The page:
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How to Treat Vaginal Dryness After Breast Cancer

Non-Hormonal and Hormonal Treatment Options

After menopause (when menstruation stops), many people develop vaginal dryness and thinning of the tissue of the vagina because of lower estrogen levels, which can result in painful intercourse. This condition is known as genitourinary syndrome of menopause (GSM), or vulvovaginal atrophy.

It is particularly prevalent in people with a breast cancer diagnosis, who often go through early menopause because of chemotherapy, which can suppress the body's ability to produce estrogen. These people can be treated with anti-estrogen therapies to prevent breast cancer from recurring.

Symptoms of GSM

GSM is caused by a drop in estrogen levels, which causes genital and urinary tract tissues to become thinner, less elastic and unable to produce adequate lubrication. This can result in any of the following vulvar, vaginal or urinary symptoms:

  • Dryness
  • Irritation
  • Itching
  • Urinary frequency
  • Urinary urgency
  • Recurrent urinary tract infections (UTIs)
  • Painful intercourse
  • Vulvar pain

GSM Fast Facts

  • Up to 70% of menopausal women* develop GSM.
  • Vaginal dryness is the most common symptom of GSM.
  • GSM is particularly common in people diagnosed with breast cancer since chemotherapy can suppress their body's ability to produce estrogen, which can cause an earlier menopause.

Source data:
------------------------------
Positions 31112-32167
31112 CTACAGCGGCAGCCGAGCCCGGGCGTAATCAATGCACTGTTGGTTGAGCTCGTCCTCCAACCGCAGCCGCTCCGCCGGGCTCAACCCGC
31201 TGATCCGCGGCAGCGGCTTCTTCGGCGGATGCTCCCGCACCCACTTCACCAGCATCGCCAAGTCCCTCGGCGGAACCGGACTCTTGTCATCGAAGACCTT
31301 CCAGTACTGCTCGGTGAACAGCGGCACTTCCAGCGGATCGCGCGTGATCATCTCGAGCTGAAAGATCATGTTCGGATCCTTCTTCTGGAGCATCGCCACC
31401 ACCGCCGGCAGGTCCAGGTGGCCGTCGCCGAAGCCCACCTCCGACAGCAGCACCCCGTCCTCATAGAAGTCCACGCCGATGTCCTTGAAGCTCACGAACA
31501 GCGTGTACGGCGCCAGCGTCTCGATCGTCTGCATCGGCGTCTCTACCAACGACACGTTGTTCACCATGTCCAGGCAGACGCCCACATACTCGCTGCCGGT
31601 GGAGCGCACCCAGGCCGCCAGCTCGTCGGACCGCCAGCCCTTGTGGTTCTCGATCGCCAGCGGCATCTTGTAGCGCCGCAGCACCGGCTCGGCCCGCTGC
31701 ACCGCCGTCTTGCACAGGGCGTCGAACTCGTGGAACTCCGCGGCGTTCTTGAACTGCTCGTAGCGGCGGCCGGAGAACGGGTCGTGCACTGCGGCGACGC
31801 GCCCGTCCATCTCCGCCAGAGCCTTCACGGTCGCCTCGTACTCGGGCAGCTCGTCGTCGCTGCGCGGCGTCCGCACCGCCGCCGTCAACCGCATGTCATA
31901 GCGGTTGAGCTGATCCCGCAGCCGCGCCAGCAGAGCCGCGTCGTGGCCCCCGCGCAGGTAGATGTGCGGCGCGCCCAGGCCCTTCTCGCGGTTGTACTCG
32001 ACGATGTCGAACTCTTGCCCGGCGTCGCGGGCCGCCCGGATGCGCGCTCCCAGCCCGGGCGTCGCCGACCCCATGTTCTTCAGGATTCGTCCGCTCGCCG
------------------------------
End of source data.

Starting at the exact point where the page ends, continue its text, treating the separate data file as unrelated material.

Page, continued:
"Many patients consider vaginal dryness or painful intercourse and pelvic examinations to be a normal part of aging or cancer survivorship, but it doesn't have to be," says Northwestern Medicine Gynecologist Traci A. Kurtzer, MD. "There are a variety of hormonal and non-hormonal treatments for vaginal dryness, and it is important to rule out other causes of pain."

Non-hormonal Treatments

Over-the-counter vaginal lubricants can sometimes help address pain or dryness with intercourse, but many lubricants don't restore natural lubrication or vaginal elasticity. Some over-the-counter vaginal moisturizers can help with natural lubrication, but may not improve elasticity.

While there are a number of prescription treatments available to help manage GSM, CO2 laser treatment performed by a gynecologist is a safe and effective non-hormonal treatment to restore vaginal and vulvar health. It may also help you have more pleasurable sexual activity.

"The CO2 laser treatment is an effective, non-hormonal option to treat the vaginal dryness and sexual pain associated with GSM," says Dr. Kurtzer.

Hormonal Treatments

Prescription vaginal estrogen or steroid hormones (such as DHEA) in the form of a tablet, cream, suppository or vaginal ring are safe for most people to use and can help alleviate symptoms of GSM. However, many people with breast cancer are advised against using, or prefer not to use, hormone treatments because additional estrogen in their body could increase the risk of breast cancer recurring.

If you have a breast cancer diagnosis and are experiencing vaginal dryness, talk to your physician about whether vaginal hormonal treatment is right for you.

Learn more about vaginal health and discomfort, and what type of treatment might be right for you.

*Scientists do not always collect information from participants about gender identity. To avoid misrepresenting the results of this research, we use the same terminology as the study authors.

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